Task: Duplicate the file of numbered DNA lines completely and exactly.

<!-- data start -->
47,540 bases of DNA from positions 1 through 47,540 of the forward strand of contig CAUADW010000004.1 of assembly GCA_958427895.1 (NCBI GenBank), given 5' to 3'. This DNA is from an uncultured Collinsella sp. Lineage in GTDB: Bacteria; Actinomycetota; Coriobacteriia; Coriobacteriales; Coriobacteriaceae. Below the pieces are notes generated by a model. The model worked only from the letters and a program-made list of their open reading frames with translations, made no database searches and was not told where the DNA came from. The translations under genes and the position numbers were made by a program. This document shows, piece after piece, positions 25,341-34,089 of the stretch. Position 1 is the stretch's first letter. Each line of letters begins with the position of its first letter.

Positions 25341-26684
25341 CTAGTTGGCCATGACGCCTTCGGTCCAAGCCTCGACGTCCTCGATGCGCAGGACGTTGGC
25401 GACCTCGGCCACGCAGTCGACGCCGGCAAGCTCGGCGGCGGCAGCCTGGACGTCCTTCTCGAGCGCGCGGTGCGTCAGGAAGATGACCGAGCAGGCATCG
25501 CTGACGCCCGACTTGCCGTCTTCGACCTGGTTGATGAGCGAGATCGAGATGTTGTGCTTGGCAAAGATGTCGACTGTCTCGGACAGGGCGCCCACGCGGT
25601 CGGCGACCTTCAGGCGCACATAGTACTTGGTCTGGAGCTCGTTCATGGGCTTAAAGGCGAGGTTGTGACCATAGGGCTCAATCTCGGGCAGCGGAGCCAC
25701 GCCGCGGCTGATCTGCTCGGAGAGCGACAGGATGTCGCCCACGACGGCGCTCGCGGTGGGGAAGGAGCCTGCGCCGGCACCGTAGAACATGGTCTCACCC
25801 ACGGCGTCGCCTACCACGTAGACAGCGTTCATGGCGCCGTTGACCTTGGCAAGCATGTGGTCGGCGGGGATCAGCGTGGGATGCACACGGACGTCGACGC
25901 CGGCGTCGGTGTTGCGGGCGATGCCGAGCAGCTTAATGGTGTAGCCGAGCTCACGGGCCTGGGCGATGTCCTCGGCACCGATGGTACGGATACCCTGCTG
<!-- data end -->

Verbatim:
47,540 bases of DNA from positions 1 through 47,540 of the forward strand of contig CAUADW010000004.1 of assembly GCA_958427895.1 (NCBI GenBank), given 5' to 3'. This DNA is from an uncultured Collinsella sp. Lineage in GTDB: Bacteria; Actinomycetota; Coriobacteriia; Coriobacteriales; Coriobacteriaceae. Below the pieces are notes generated by a model. The model worked only from the letters and a program-made list of their open reading frames with translations, made no database searches and was not told where the DNA came from. The translations under genes and the position numbers were made by a program. This document shows, piece after piece, positions 25,341-34,089 of the stretch. Position 1 is the stretch's first letter. Each line of letters begins with the position of its first letter.

Positions 25341-26684
25341 CTAGTTGGCCATGACGCCTTCGGTCCAAGCCTCGACGTCCTCGATGCGCAGGACGTTGGC
25401 GACCTCGGCCACGCAGTCGACGCCGGCAAGCTCGGCGGCGGCAGCCTGGACGTCCTTCTCGAGCGCGCGGTGCGTCAGGAAGATGACCGAGCAGGCATCG
25501 CTGACGCCCGACTTGCCGTCTTCGACCTGGTTGATGAGCGAGATCGAGATGTTGTGCTTGGCAAAGATGTCGACTGTCTCGGACAGGGCGCCCACGCGGT
25601 CGGCGACCTTCAGGCGCACATAGTACTTGGTCTGGAGCTCGTTCATGGGCTTAAAGGCGAGGTTGTGACCATAGGGCTCAATCTCGGGCAGCGGAGCCAC
25701 GCCGCGGCTGATCTGCTCGGAGAGCGACAGGATGTCGCCCACGACGGCGCTCGCGGTGGGGAAGGAGCCTGCGCCGGCACCGTAGAACATGGTCTCACCC
25801 ACGGCGTCGCCTACCACGTAGACAGCGTTCATGGCGCCGTTGACCTTGGCAAGCATGTGGTCGGCGGGGATCAGCGTGGGATGCACACGGACGTCGACGC
25901 CGGCGTCGGTGTTGCGGGCGATGCCGAGCAGCTTAATGGTGTAGCCGAGCTCACGGGCCTGGGCGATGTCCTCGGCACCGATGGTACGGATACCCTGCTG